Therefore, Valdez's declaration does not constitute a "truly persuasive demonstration" that petitioner is innocent of the other charges against him. Herrera, 506 U.S. at 417. Accordingly, petitioner is not entitled to relief on his claim of actual innocence.
B. Ineffective Assistance of Trial Counsel
Petitioner next claims his trial counsel rendered ineffective assistance by failing to investigate and present certain evidence at petitioner's trial. (Pet. at 4, 8-9.) After setting forth the applicable legal principles, the court will address petitioner's specific claims in turn below.
The Sixth Amendment guarantees the effective assistance of counsel. The United States Supreme Court set forth the test for demonstrating ineffective assistance of counsel in Strickland v. Washington, 466 U.S. 668 (1984). To support a claim of ineffective assistance of counsel, a petitioner must first show that, considering all the circumstances, counsel's performance fell below an objective standard of reasonableness. 466 U.S. at 687-88. After a petitioner identifies the acts or omissions that are alleged not to have been the result of reasonable professional judgment, the court must determine whether, in light of all the circumstances, the identified acts or omissions were outside the wide range of professionally competent assistance. Id. at 690; Wiggins v. Smith, 539 U.S. 510, 521 (2003). Second, a petitioner must establish that he was prejudiced by counsel's deficient performance. Strickland, 466 U.S. at 693-94. Prejudice is found where "there is a reasonable probability that, but for counsel's unprofessional errors, the result of the proceeding would have been different." Id. at 694. A reasonable probability is "a probability sufficient to undermine confidence in the outcome." Id. See also Williams, 529 U.S. at 391-92; Laboa v. Calderon, 224 F.3d 972, 981 (9th Cir. 2000). A reviewing court "need not determine whether counsel's performance was deficient before examining the prejudice suffered by the defendant as a result of the alleged deficiencies.... If it is easier to dispose of an ineffectiveness claim on the ground of lack of sufficient prejudice... that course should be followed." Pizzuto v. Arave, 280 F.3d 949, 955 (9th Cir. 2002) (quoting Strickland, 466 U.S. at 697).
Defense counsel has a "duty to make reasonable investigations or to make a reasonable decision that makes particular investigations unnecessary." Strickland, 466 U.S. at 691. "This includes a duty to... investigate and introduce into evidence records that demonstrate factual innocence, or that raise sufficient doubt on that question to undermine confidence in the verdict." Bragg v. Galaza, 242 F.3d 1082, 1088 (9th Cir. 2001) (citing Hart v. Gomez, 174 F.3d 1067, 1070 (9th Cir. 1999)). In this regard, it has been recognized that "the adversarial process will not function normally unless the defense team has done a proper investigation." Siripongs v. Calderon (Siripongs II), 133 F.3d 732, 734 (9th Cir. 1998) (citing Kimmelman v. Morrison, 477 U.S. 365, 384 (1986)). Therefore, counsel must, "at a minimum, conduct a reasonable investigation enabling him to make informed decisions about how best to represent his client." Hendricks v. Calderon, 70 F.3d 1032, 1035 (9th Cir. 1995) (quoting Sanders v. Ratelle, 21 F.3d 1446, 1456 (9th Cir. 1994) (internal citation and quotations omitted). On the other hand, where an attorney has consciously decided not to conduct further investigation because of reasonable tactical evaluations, his or her performance is not constitutionally deficient. See Rompilla v. Beard, 545 U.S. 374, 383 (2005) ("the duty to investigate does not force defense lawyers to scour the globe on the off-chance something will turn up; reasonably diligent counsel may draw a line when they have good reason to think further investigation would be a waste"); Siripongs II, 133 F.3d at 734; Babbitt v. Calderon, 151 F.3d 1170, 1173 (9th Cir. 1998); Hensley v. Crist, 67 F.3d 181, 185 (9th Cir. 1995). "A decision not to investigate thus 'must be directly assessed for reasonableness in all the circumstances.'" Wiggins, 539 U.S. at 533 (quoting Strickland, 466 U.S. at 691). See also Kimmelman, 477 U.S. at 385 (ineffective assistance where counsel "neither investigated, nor made a reasonable decision not to investigate"); Babbitt, 151 F.3d at 1173-74. A reviewing court must "examine the reasonableness of counsel's conduct 'as of the time of counsel's conduct.'" United States v. Chambers, 918 F.2d 1455, 1461 (9th Cir. 1990) (quoting Strickland, 466 U.S. at 690). Furthermore, "'ineffective assistance claims based on a duty to investigate must be considered in light of the strength of the government's case.'" Bragg, 242 F.3d at 1088 (quoting Eggleston v. United States, 798 F.2d 374, 376 (9th Cir. 1986)).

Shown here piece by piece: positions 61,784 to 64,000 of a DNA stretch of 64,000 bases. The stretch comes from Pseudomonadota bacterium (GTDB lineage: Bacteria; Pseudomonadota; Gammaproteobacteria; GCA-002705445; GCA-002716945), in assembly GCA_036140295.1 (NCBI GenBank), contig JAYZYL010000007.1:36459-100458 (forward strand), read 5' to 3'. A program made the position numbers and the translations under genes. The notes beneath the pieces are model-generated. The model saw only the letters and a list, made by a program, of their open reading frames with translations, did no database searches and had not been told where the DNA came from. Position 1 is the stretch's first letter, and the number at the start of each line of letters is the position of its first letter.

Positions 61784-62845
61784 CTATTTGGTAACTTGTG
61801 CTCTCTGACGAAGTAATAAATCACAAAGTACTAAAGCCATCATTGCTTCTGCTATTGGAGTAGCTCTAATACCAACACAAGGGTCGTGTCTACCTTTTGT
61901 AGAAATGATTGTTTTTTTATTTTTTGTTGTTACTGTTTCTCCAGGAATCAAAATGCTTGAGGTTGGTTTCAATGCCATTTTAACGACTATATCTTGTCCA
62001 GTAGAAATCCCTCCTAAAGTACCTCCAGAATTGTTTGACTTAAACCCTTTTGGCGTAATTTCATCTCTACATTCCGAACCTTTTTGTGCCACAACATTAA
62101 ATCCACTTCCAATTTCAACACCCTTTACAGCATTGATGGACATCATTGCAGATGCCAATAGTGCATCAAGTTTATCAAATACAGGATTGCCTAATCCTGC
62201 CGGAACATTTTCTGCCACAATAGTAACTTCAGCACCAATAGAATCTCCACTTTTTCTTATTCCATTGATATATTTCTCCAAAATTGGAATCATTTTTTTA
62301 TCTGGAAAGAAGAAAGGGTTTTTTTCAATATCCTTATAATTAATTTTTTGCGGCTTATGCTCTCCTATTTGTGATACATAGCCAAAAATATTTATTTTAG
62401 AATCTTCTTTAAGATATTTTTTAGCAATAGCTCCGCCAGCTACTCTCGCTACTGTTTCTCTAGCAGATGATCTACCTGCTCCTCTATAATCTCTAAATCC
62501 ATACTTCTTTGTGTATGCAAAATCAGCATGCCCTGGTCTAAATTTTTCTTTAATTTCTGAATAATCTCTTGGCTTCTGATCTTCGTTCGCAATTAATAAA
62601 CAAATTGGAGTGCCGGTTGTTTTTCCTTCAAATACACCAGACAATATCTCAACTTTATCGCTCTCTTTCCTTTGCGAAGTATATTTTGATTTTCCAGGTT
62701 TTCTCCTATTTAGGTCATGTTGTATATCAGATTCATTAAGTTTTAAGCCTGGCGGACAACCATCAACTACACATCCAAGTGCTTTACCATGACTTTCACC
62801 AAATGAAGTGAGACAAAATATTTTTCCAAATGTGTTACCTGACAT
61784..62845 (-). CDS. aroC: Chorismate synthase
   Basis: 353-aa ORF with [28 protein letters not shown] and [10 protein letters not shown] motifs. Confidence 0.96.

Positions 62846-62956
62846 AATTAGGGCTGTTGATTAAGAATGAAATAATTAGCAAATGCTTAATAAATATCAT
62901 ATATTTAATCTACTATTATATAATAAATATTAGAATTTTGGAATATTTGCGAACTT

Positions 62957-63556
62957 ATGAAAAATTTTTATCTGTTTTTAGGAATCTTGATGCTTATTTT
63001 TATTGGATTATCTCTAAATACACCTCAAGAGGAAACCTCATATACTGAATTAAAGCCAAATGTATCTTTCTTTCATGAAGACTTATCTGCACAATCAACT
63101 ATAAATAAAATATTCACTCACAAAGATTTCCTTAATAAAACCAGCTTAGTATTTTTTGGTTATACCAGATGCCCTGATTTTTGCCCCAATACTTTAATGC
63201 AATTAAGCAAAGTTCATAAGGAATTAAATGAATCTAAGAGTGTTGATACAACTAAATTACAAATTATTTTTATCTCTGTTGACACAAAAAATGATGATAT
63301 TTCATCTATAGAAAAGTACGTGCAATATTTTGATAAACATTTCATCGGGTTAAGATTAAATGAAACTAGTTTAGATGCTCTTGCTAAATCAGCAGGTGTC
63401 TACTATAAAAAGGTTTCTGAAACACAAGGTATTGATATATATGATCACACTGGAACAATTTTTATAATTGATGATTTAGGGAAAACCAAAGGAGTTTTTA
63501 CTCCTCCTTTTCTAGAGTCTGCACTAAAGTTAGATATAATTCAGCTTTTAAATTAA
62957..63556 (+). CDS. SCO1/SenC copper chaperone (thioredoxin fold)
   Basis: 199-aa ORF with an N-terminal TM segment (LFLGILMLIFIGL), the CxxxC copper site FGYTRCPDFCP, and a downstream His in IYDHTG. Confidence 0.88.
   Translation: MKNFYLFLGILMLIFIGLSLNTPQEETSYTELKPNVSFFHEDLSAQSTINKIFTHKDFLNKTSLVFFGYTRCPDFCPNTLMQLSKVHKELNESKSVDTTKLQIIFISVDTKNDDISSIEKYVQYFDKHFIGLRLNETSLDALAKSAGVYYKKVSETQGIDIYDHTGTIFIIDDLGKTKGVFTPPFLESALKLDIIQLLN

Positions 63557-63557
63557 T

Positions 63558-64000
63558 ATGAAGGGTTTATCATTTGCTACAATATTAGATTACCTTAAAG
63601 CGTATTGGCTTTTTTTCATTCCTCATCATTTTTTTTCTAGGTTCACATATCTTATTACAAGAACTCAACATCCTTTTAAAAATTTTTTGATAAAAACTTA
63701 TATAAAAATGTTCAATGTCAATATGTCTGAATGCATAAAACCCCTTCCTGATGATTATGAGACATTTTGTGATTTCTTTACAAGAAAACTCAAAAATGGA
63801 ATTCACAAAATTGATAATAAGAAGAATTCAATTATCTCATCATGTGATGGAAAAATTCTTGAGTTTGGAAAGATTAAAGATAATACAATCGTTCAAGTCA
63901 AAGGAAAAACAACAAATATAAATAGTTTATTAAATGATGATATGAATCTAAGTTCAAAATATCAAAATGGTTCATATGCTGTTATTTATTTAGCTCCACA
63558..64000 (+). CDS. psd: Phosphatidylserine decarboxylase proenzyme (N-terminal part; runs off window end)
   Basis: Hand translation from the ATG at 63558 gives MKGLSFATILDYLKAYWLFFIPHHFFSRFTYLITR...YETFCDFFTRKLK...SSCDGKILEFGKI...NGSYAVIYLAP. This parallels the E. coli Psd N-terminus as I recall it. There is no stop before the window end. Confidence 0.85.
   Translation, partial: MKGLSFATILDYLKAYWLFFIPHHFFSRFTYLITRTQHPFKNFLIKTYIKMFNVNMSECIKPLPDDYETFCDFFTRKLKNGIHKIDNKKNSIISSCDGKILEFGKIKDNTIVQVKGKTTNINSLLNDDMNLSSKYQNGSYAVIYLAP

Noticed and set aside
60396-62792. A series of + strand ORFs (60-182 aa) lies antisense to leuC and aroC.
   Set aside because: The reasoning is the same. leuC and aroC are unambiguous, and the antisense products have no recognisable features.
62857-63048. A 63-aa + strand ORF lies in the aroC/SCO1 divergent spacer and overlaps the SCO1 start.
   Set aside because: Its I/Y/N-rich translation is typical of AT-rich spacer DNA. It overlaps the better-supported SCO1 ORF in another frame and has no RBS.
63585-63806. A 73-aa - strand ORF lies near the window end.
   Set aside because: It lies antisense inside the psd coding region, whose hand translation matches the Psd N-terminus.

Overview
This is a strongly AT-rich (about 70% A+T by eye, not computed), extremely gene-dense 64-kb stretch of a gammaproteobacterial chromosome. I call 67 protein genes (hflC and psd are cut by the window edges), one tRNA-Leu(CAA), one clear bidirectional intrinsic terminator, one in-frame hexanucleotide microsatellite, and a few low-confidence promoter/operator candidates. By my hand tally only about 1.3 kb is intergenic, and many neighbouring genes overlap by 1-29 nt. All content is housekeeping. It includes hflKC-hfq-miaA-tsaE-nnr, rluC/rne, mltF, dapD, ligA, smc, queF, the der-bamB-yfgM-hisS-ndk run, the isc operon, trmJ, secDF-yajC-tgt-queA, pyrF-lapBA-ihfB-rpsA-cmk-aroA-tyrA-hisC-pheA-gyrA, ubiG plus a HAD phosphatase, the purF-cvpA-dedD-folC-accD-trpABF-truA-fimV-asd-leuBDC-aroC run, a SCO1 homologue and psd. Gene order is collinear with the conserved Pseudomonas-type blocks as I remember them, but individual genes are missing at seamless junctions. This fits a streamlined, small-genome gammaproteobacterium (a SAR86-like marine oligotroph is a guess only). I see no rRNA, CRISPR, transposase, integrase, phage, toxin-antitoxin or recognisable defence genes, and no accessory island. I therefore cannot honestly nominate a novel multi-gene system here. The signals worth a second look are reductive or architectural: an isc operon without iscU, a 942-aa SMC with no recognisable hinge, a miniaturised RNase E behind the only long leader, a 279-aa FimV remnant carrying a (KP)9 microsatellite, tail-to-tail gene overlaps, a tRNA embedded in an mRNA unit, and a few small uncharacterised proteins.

In assessing an ineffective assistance of counsel claim "[t]here is a strong presumption that counsel's performance falls within the 'wide range of professional assistance.'" Kimmelman, 477 U.S. at 381 (quoting Strickland, 466 U.S. at 689). There is in addition a strong presumption that counsel "exercised acceptable professional judgment in all significant decisions made." Hughes v. Borg, 898 F.2d 695, 702 (9th Cir. 1990) (citing Strickland, 466 U.S. at 689).
Robert Juarez (Juarez) testified for the prosecution at petitioner's trial. (Reporter's Transcript on Appeal (RT) at 924-1184.) Juarez was formerly a member of the Nuestra Familia prison gang and he was the brother-in-law of petitioner's co-defendant, Elisio Valdez. (Id. at 926-28.) Among other things, Juarez testified that after he was released from the California State Prison at Pelican Bay (Pelican Bay), he went to petitioner's house and, while there, he intercepted and confiscated a letter to petitioner from someone at Pelican Bay telling petitioner to "dust," or kill Juarez. (Id. at 1000-01, 1006.) Juarez further testified that when he and petitioner were incarcerated at Deuel Vocational Institution (DVI) and were in cages after taking a shower, he asked petitioner about the shooting of Mestas and petitioner responded that he "dusted the bitch." (Id. at 1010-11, 1027.) Petitioner also made a gesture indicating that a gun was used to kill Mestas. (Id. at 1036.) Juarez also testified that at one point when petitioner was housed "a few doors" down from him at DVI, he and petitioner had a further conversation about the Mestas murder. (Id. at 1028-29.) During that conversation, petitioner told Juarez that he "dusted the bitch" because "she was a rat" and explained some of the particulars surrounding the Mestas killing. (Id. at 1028-29, 1036.) Juarez testified that he had heard elsewhere that Mestas was a "rat." (Id. at 1029.) Specifically, Juarez had heard that Mestas testified against someone in a murder trial. (Id. at 1031.)